Springboks secure series against England


18 June 2012

It was a game of two halves as the Springboks secured a series victory over England with a 36-27 win in the second test in Johannesburg on Saturday. The first half belonged to South Africa and the second to England, until a brilliant try set up and scored by JP Pietersen settled the outcome.

The home team performed the basics superbly in the first half, but it was those same basics that were missing after the break which allowed the English back into the game.

Springbok coach Heynecke Meyer commented after the game: “In the first half there were glimpses of where we want to go and I thought we played awesome rugby. We lost a bit of momentum in the second half, but that’s no excuse.

‘A few great moments’

“I thought England really played well, but we gave them unnecessary tries. But I’m happy about the win. There were a few great moments, but it’s only two weeks that we’ve been together and there’s still a long way to go.”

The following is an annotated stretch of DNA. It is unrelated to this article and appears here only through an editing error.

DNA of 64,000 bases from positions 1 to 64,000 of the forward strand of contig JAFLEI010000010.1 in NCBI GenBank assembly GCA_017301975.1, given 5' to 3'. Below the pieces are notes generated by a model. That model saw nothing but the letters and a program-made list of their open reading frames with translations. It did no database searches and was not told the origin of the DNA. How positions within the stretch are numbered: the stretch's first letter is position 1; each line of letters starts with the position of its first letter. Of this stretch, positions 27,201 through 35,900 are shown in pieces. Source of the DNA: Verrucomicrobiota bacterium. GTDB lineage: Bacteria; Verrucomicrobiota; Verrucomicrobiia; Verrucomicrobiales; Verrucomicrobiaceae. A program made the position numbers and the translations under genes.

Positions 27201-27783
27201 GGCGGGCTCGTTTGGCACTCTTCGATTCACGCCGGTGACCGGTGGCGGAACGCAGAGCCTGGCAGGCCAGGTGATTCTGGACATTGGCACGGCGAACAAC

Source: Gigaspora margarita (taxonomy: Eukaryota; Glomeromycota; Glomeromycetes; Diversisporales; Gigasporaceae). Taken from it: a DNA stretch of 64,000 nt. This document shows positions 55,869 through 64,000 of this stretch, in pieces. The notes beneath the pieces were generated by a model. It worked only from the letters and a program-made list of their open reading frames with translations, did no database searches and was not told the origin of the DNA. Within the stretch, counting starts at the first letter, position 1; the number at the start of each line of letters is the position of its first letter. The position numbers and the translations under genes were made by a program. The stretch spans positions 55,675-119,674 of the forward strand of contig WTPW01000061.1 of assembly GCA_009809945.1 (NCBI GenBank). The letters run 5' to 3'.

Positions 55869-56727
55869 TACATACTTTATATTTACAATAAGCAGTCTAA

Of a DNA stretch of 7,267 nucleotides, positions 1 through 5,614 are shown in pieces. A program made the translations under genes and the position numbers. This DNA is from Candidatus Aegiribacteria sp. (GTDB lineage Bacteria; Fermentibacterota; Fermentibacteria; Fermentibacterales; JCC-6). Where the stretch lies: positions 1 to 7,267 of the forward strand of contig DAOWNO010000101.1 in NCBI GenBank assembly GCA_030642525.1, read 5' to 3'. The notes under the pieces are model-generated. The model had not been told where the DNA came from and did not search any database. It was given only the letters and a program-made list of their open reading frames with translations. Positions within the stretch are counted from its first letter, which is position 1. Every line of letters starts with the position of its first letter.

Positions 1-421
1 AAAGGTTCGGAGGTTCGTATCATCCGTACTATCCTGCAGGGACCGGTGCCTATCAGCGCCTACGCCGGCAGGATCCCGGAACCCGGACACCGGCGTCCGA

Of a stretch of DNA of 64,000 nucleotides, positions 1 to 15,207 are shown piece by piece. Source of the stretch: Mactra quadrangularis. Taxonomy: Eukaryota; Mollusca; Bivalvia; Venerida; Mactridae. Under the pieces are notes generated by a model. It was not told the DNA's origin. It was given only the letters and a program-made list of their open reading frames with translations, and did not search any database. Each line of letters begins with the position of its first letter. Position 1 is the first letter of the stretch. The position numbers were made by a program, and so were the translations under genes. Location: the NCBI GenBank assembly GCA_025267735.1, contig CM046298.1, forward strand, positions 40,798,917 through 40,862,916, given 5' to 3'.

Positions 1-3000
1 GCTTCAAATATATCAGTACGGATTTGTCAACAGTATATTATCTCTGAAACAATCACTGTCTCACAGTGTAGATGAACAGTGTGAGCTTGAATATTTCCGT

“Proud and frustrated in equal measure, I guess,” England coach Stuart Lancaster said of his team’s performance.

“We can’t come here and concede 12 points so early in the game like that, and at 25-10 at half-time we were hanging on, but we got an early score in the second half and that gave us a bit of belief. As that belief grew, our attacking game grew, and we exerted a bit of pressure on South Africa and we got back to 31-17.

“We’re in the game aren’t we? We’re attacking down the wing, there are small margins between winning and losing and South Africa scored again. I’m very proud, but there’s a lot we can improve on.”

‘A very close game in the end’

Springbok captain Jean de Villiers said: “I thought we played some great rugby in the first half, but credit must go to England for coming back, for never giving up, and it was a very close game in the end.”

“Credit to the Springboks on winning the series 2-0. We’re going to have to play for pride next week,” England skipper Chris Robshaw commented.

Whereas the replacements in Durban played a big role in helping South Africa to victory, many of them were required to come on as injury replacements as opposed to impact players in Johannesburg and this had a disruptive effect on the home team.